I would like to know the difference of the concepts of subject and individual philosophically speaking, I'm studying subjectivity theory in Marx and I have doubts about the difference between these concepts.

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    Can you tell us a little more about why this difference might have become interesting or important to you? It might also help to specify your doubts in terms of particular concerns or questions – Joseph Weissman Apr 29 '13 at 18:23

Marx followed what we might call a relational epistemology and ontology. To quote a glossary definition of "subject and object" from Marxists.org:

In the dialectical theory of knowledge, the important thing is to understand the subject and object as a unity and to see both the activity of the subject (which had been developed by idealism – see Theses on Feuerbach No. 1) and the independent existence of the world of which the subject is a part (which had been emphasised by materialism).

For this reason, I think you will not find Marx or Marxists saying very much about human "individuals" as such. From a Marxian perspective, our common sense understanding and experience of existence as human individuals is a bit misleading, as it conceals the unity described above.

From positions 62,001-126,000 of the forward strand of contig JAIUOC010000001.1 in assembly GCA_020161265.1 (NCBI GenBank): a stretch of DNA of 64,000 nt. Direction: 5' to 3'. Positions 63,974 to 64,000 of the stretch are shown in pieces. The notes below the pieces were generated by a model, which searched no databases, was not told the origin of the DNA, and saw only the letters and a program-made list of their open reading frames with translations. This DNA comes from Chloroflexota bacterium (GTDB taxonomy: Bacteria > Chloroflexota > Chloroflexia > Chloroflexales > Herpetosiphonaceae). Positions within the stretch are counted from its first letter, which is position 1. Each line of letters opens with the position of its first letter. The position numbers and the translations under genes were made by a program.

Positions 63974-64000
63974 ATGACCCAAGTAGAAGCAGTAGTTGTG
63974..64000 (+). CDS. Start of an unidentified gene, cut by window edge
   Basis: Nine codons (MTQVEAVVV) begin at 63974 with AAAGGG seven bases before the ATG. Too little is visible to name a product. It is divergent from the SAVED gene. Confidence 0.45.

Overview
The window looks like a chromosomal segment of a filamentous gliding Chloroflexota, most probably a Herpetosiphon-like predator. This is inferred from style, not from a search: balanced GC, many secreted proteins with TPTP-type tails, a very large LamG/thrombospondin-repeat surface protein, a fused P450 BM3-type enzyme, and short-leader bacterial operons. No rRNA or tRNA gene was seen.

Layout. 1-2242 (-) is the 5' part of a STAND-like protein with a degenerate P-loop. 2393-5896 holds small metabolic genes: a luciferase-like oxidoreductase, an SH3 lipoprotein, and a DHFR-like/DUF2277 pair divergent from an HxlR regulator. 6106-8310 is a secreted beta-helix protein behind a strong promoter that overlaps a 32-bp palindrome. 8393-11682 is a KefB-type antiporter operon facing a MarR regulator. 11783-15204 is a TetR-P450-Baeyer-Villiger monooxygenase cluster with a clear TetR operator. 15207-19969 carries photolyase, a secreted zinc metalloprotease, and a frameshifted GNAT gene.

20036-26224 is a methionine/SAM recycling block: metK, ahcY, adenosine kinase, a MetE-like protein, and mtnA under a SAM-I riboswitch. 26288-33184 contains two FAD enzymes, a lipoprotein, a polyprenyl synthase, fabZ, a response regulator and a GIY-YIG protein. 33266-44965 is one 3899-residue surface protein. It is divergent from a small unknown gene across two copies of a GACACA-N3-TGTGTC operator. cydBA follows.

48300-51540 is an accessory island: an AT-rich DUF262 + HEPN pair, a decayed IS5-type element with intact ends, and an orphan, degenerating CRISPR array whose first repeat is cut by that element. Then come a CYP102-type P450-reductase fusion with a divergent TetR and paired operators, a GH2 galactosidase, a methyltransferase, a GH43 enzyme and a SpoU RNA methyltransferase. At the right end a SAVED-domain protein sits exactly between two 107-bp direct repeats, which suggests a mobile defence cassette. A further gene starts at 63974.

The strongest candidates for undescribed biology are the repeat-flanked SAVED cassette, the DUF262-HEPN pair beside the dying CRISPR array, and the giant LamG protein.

• The unity of the contradicting notions but also their separation is dialectical. Marxism gives emphasis to the unity mostly for ideological reasons... (or perhaps they misinterpret dialectics). – John Am Feb 19 '17 at 20:09

Not Marx's but Marxist writers' ideas lies on here a little bit. It may help. http://jdeanicite.typepad.com/i_cite/2013/02/how-is-it-that-the-subject-becomes-an-individual.html

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    That may be a very useful link; however, it would be great if you could actually say something about it or summarize its content. As it stands, this is not an answer. – iphigenie Sep 11 '14 at 7:15

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